Adolescent Self-Harm Disorder is an Impulse-Control Disorder in which adolescents repetitively physically harm themselves. Most likely in the form of cutting or burning. These harmful behaviors arise as an impulsive response or coping mechanism to deal with severe forms of underlying stress, anxiety, fear, and a feeling of loss of control, often in response to past trauma. The adolescents become addicted to the harmful behaviors. And thus, are unable to resist the urge to harm themselves. Even despite having a knowledge and awareness that it’s unhealthy. Or even a sincere willingness and desire to want to stop.
Adolescent Self-Harm Disorder
Adolescent Self-Harm Disorder usually brings adolescents into a negative cyclical thought pattern, which begins with overwhelming feelings of stress, anxiety, and/or low self-worth. These feelings lead to an urge to harm themselves. The harm follows a temporary relief from the act. The act is followed by even more intensified feelings of shame, guilt, and low self-worth. Which then triggers them to harm themselves once again. Therefore, even though the outward harmful behaviors might seem to be the most severe or grave aspect of the teens’ experience, it’s very important to understand that those acts are only symptoms of the underlying stresses and conflicts at work. Adolescent Self-Harm Disorder Treatment, then, serves to help teens to “escape” from these negative thought patterns. Furthermore, they need to thoroughly address the underlying sources of emotional stress and anguish that they are experiencing.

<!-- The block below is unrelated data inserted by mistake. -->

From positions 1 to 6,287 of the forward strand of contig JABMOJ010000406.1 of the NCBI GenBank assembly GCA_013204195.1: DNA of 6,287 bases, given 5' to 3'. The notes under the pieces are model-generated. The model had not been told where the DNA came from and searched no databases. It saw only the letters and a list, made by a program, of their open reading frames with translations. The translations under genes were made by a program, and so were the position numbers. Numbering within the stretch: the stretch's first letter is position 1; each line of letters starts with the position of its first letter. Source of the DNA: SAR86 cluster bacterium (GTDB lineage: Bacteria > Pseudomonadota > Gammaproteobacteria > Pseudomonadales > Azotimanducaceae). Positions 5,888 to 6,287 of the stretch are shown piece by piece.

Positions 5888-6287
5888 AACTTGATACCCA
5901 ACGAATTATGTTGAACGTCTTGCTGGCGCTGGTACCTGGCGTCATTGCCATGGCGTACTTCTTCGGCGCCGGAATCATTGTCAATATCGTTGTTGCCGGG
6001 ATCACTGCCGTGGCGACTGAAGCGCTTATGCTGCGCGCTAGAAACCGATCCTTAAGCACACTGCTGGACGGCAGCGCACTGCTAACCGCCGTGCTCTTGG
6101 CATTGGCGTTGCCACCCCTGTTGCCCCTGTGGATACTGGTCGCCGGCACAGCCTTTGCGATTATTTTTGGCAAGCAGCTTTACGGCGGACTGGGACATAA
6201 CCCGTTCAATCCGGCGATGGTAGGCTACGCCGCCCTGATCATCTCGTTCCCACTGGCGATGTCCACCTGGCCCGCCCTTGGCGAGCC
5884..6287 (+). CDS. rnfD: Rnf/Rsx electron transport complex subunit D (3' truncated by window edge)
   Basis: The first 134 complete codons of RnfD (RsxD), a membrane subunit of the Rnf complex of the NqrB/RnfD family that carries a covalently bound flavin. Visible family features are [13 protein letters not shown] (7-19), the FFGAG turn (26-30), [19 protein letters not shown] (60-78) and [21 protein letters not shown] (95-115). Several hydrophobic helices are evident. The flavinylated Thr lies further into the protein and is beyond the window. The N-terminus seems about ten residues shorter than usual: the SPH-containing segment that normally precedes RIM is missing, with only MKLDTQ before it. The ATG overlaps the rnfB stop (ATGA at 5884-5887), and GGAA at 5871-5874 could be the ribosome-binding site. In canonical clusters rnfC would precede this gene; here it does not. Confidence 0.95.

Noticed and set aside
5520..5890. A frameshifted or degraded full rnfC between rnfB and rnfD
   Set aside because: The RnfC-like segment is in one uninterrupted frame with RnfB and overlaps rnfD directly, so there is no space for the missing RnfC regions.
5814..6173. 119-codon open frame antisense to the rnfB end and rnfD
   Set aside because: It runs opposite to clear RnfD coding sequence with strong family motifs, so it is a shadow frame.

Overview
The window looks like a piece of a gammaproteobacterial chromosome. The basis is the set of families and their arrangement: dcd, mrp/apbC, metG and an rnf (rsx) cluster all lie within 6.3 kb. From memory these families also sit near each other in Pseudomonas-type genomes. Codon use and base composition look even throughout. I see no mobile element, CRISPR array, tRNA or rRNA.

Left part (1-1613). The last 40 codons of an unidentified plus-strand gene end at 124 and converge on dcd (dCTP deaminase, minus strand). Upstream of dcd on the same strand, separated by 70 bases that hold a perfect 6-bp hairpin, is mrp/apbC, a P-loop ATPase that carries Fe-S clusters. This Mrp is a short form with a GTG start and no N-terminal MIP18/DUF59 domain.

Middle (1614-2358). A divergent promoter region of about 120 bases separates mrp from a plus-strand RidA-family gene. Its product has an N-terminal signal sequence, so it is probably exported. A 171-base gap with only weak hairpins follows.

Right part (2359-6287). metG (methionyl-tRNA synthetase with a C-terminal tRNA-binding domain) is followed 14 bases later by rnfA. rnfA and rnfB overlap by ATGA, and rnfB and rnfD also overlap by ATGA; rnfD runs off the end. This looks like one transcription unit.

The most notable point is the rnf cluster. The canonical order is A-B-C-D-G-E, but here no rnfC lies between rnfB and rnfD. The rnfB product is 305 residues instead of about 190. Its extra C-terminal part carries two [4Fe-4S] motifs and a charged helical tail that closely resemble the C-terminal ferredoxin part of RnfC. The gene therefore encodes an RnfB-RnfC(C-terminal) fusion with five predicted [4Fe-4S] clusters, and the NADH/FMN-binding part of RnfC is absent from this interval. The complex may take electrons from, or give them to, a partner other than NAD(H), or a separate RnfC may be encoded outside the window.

Adolescent Self-Harm Disorder Treatment involves several different steps in a process to eliminate the teens’ harmful behaviors while also addressing the underlying causes. One of the most immediate and fundamental aspects of treatment can occur relatively quickly through means of Talk Therapy sessions. In which where therapists help the adolescents to understand what thought patterns and belief systems are currently in place. Often, because the teens have been so overwhelmed by the severity of their emotional stress, they lose the perspective to notice what triggers and situations are leading to their harmful behaviors.
And secondly, therapists can work with the teens to break down and evaluate the falsity of their belief systems that are currently in place. Which includes those that are leading to the teens’ overwhelming feelings of low self-worth. In these ways, therapists help to interrupt the negative thought patterns which have led to the impulsive behaviors. And begin to help the teens implement more healthy and true thought patterns instead. Over time, Adolescent Self-Harm Disorder Treatment will allow for therapists to help teens end their harmful behaviors. As well as to gain some relief and feel supported in their current emotional struggles. Also to recognize their own triggers and stressors, and to be empowered with healthy coping mechanisms that they can implement in the future.